“This new research is concerning, because it suggests that inflexible targets mean that in some areas the local vision for development is being bypassed, with the best sites going undeveloped, whilst less suitable sites are approved. This is a problem we also identified in our 2014 report, Positive Planning. Government should ensure that local authorities are not penalised for setting ambitious targets for new housing, and keep its housing supply rules under review to ensure the Local Plan is sovereign.”
Commenting on the government’s proposed changes to the planning system, Rick Hebditch, External Affairs Director at the National Trust, said:
“The planning system is not a barrier to a productive society, it is a key tool to help deliver one. We recognise the need to build more housing so we want to see every council with a local plan in place to deliver those homes. But local authorities have lost more than 40% of their planning team budgets in recent years so it will be hard for them to rise to this challenge while facing the threat of further sanctions with no offer of more support from central government.
“Local plans can also put local communities in the driving seat and facilitate good quality, well designed development in the right places. Today’s announcement on overriding councils and removing the planning approval process on brownfield land appears to do the opposite.
“The commitment to retain the Green Belt and prevent sprawl is, however, welcome.”
The National Trust today welcomed the Secretary of State’s decision to dismiss an appeal against a planning decision not to allow the building of six wind turbines in the setting of Hardwick Hall in Derbyshire by Roseland Community Windfarm.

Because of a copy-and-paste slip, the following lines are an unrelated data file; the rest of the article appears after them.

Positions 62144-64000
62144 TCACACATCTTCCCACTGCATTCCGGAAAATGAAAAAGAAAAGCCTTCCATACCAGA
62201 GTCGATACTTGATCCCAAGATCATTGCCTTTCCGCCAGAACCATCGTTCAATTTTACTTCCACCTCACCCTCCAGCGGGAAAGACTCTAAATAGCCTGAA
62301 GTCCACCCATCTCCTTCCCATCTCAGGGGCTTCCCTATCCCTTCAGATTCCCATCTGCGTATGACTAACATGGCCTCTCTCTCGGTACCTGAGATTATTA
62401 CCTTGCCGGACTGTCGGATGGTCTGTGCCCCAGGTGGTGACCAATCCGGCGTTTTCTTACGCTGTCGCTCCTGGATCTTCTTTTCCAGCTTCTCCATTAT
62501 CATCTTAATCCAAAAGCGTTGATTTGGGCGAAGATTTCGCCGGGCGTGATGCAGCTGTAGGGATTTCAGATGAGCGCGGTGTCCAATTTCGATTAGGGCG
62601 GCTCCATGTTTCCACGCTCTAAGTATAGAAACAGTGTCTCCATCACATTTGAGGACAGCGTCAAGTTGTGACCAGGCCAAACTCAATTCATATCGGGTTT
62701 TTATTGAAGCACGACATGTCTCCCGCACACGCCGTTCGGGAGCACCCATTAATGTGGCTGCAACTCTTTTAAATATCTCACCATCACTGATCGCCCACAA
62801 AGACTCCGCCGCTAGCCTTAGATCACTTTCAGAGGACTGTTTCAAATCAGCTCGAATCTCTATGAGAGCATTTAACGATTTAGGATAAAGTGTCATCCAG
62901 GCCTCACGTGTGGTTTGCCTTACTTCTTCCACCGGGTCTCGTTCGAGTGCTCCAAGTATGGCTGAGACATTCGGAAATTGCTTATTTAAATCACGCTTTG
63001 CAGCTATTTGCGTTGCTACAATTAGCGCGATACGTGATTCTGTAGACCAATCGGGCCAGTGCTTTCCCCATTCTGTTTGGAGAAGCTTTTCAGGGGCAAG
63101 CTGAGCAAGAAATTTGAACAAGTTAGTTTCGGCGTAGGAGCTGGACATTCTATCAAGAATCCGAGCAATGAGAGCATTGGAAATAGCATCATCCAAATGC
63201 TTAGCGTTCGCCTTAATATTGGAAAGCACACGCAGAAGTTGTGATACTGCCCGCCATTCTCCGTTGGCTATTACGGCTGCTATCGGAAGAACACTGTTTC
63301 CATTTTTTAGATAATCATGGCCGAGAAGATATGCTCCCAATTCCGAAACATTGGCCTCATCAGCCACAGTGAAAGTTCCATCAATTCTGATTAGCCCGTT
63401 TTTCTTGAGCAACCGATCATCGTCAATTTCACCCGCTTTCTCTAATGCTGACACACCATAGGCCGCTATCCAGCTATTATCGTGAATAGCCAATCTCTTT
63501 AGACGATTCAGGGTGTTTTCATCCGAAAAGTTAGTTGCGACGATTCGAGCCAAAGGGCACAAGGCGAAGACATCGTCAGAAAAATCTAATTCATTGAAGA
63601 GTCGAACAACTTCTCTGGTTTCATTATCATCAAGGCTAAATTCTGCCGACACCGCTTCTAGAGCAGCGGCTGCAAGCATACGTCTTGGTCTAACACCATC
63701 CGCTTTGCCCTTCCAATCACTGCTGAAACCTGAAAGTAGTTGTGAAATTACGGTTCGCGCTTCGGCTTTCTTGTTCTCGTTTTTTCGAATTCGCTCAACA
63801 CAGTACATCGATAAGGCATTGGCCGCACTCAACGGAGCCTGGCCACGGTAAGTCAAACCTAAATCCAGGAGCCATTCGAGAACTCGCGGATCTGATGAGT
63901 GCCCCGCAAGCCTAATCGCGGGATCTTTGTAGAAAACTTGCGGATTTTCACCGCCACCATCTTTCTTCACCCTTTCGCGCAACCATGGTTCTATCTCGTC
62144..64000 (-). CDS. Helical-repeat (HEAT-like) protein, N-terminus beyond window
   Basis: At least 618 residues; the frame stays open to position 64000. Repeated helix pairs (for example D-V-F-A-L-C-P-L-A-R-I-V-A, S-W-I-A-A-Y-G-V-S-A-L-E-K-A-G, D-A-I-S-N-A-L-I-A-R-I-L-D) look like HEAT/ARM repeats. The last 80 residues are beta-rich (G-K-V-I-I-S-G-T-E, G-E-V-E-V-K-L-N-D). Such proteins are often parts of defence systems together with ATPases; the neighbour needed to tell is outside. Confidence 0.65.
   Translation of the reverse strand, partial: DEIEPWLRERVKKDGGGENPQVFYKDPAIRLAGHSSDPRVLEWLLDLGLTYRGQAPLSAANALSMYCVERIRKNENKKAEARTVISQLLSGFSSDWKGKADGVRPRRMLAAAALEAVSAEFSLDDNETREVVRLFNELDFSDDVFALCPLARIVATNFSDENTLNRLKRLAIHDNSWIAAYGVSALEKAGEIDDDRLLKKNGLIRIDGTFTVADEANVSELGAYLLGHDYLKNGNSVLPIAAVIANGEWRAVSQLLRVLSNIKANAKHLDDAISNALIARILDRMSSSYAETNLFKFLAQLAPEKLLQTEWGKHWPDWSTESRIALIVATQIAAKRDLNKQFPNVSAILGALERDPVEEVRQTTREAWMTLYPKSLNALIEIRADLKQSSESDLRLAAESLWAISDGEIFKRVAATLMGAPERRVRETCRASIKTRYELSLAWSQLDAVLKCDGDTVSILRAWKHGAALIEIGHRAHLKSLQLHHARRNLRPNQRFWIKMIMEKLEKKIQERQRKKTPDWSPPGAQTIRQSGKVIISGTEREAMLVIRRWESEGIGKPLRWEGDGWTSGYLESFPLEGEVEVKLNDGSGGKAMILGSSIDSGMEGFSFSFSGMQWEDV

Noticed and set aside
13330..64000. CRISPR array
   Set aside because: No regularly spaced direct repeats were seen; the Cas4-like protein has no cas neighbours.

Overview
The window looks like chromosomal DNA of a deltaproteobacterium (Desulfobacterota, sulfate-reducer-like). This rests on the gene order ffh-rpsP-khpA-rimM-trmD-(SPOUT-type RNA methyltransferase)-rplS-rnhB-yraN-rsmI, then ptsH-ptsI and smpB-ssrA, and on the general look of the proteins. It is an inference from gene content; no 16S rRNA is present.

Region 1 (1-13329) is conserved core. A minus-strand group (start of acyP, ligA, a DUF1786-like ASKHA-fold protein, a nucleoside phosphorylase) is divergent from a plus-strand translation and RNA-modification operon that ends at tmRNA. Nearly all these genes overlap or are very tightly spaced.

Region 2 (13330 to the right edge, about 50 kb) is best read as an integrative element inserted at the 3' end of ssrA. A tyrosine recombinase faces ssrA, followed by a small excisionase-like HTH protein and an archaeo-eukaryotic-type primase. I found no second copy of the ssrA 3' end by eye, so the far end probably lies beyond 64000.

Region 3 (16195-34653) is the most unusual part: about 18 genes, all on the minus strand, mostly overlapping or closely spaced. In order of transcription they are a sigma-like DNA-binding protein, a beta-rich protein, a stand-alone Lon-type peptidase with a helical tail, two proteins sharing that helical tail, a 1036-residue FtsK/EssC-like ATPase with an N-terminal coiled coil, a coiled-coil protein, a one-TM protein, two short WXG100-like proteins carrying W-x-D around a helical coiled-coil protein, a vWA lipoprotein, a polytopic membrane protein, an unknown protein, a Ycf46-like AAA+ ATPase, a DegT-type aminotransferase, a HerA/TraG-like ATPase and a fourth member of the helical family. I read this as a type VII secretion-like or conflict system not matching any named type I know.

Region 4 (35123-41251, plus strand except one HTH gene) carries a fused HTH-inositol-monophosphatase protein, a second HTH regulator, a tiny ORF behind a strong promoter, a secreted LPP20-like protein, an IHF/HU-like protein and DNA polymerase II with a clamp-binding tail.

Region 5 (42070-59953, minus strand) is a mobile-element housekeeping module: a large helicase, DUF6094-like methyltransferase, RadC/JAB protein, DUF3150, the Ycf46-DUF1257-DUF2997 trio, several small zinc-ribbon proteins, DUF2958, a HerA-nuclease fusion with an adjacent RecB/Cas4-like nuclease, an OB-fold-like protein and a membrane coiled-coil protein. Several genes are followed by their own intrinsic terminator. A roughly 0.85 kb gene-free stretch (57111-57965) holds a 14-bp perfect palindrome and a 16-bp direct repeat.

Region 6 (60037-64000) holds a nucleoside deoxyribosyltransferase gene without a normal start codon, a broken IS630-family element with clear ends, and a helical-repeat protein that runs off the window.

Hardwick Hall, Derbyshire (National Trust/Andrew Butler)
We are pleased that Government has listened to our recommendations and agreed in principle to rule out some of our most treasured natural and historic landscapes by promising to ban fracking in National Parks, Areas of Outstanding Natural Beauty and Sites of Special Scientific Interest.
Peter Nixon, National Trust Director for Land, Landscape and Nature, said: “Today’s announced plans by Government to ban fracking in sensitive areas represents a hugely important moment for the natural world and our wonderful landscapes.
“It would be a very dangerous gamble to expose these special places and wildlife that as a nation we love to a largely untested technology that only takes us further away from our climate change targets. We now need to continue to fight for strong regulation to protect our wider environment against the impacts of the shale gas industry.”
Read the Are we Fit to Frack? report, which we launched with Angling Trust, CPRE, RSPB, Salmon and Trout Association, Wildfowl & Wetlands Trust
and Wildlife Trusts, for more on our views.
The National Trust has joined forces with charities across the UK this week to call for the protection and celebration of Britain’s treasured landscapes.
With ongoing speculative development in and around sensitive areas, such as National Parks and AONBs, the group of 27 organisations believes that it is vital for future government policy and funding to reflect the extraordinary value of landscapes.
Common heather, Bell heather and Western gorse lining the coastal path on the Great Hangman with the Little Hangman, Devon. National Trust Images/David Noton